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Ability to preview complex coordinate measuring machines in software, before they go into production, helps design engineers keep pace with growing global sales
Established in Bruzolo (near Turin), Italy in the early 70s, COORD3 S.p.A. is a world leader in the production of coordinate measuring machines (CMMs). The company has a long history of both designing and developing its own machines, which enables it to streamline mechanical performance as well as to support customer-specific applications.
Since 1997, COORD3 has been expanding into the Latin American market – Brazil in particular – as well as into other markets such as the United States, China, Germany, France and Turkey. Since the late 1990s, COORD3 has doubled its export revenues and its installed base is rapidly approaching 1,500 machines. In the period from 1997 to 2000, the number of employees increased by 40 and the company’s production space grew from 15,600 to 32,300 square feet.
“We have gone through all phases of design tools available on the market, from wooden drafting protractors to 2D CAD and now 3D CAD,” says Floriano Radoni, design engineering manager at COORD3. The company’s previous CAD system was 2D AutoCAD and design engineers were quite comfortable working in 2D. “Considering the huge number of parts that are needed for each of our machines, the idea of ‘thinking’ and designing in 3D seemed totally out of our reach,” Radoni explains. However, the advantages of 3D design, especially for complex machinery, led to a careful comparative study of the available options – a study that culminated in the selection of Solid Edge® software.
“Our evaluation included SolidWorks, which is a functionally similar product,” says Radoni. “But the overall package performed less well, especially if we consider the accurate and attentive support we received from the Solid Edge reseller we contacted for this study. Once we found out that Solid Edge was the best on the market, including having the best price/quality ratio, we made the decision to go with it,” he adds.
Solid Edge made the company’s move to 3D, which took place in 2000, much easier than anticipated. “The purchase and implementation of the first set of Solid Edge licenses confirmed what we had learned – the product is extremely intuitive and userfriendly,” says Radoni.
COORD3 has experienced other advantages with Solid Edge as well. One of the most important is that now when designers work on a CMM they can include functional intent from the very beginning of the design process. Also, they can precisely assess features such as structural mass. Ultimately capabilities such as these mean more control. “We now have better control over the design of particularly complex machines such as ours,” says Radoni. “Indeed, this is the main benefit offered by 3D CAD.”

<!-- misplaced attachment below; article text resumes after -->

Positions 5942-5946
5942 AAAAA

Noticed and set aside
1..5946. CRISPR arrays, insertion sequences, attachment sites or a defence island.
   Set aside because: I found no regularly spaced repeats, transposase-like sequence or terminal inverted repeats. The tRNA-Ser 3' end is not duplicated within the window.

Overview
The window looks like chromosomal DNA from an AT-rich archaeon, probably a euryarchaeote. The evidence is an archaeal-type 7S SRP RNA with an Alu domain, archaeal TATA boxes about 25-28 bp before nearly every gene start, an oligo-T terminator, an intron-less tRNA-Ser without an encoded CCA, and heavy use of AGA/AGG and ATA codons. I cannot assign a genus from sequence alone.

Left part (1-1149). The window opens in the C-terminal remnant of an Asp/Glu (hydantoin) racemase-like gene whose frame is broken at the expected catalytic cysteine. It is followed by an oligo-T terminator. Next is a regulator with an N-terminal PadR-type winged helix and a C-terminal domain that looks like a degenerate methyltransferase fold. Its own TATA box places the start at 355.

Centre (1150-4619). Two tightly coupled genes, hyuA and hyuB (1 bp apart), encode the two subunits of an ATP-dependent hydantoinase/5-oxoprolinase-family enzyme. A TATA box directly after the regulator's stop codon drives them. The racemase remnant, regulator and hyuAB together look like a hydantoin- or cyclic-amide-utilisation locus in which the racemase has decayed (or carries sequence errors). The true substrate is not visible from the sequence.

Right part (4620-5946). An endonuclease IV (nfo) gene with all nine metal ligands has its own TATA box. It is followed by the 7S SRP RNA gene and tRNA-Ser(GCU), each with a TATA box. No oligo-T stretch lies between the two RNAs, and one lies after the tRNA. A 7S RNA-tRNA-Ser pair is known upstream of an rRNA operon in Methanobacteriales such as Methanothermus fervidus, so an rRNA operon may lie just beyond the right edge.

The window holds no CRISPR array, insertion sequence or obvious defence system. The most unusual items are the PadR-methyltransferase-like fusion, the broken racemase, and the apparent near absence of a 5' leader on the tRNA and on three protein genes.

Because Solid Edge has been developed for use with large assembly models such as COORD3’s CMMs, it includes tools that permit fast navigation through these models. An example is its PathFinder capability, which Radoni views as another factor that separates Solid Edge from the competition. PathFinder allows users to quickly find and select parts and subassemblies. In addition, COORD3 design engineers use this feature to keep track of all the parts needing changes. “You can make changes to individual parts and then have all associated documents automatically updated accordingly,” Radoni says. “In this way, the documentation is always up to date, ensuring full sync between design engineering and production.”
Now that COORD3 designs new machines in Solid Edge, design engineers can immediately check what they have done. That includes seeing a preview of the entire finished product even before it goes into production. “Today, going back to 2D would really be unthinkable as the productivity of our designers has skyrocketed since they started using Solid Edge,” Radoni notes. “At COORD3, designers now think and design directly in 3D thanks to Solid Edge.”
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COORD3 S.p.A. is a world leader in the production of coordinate measuring machines (CMMs).
"Once we found out that Solid Edge was the best on the market, including having the best price/quality ratio, we made the decision to go with it. 3D CAD allows designers not only to design mechanical parts but also to build in functional intent from the very beginning."
Design Engineering Manager
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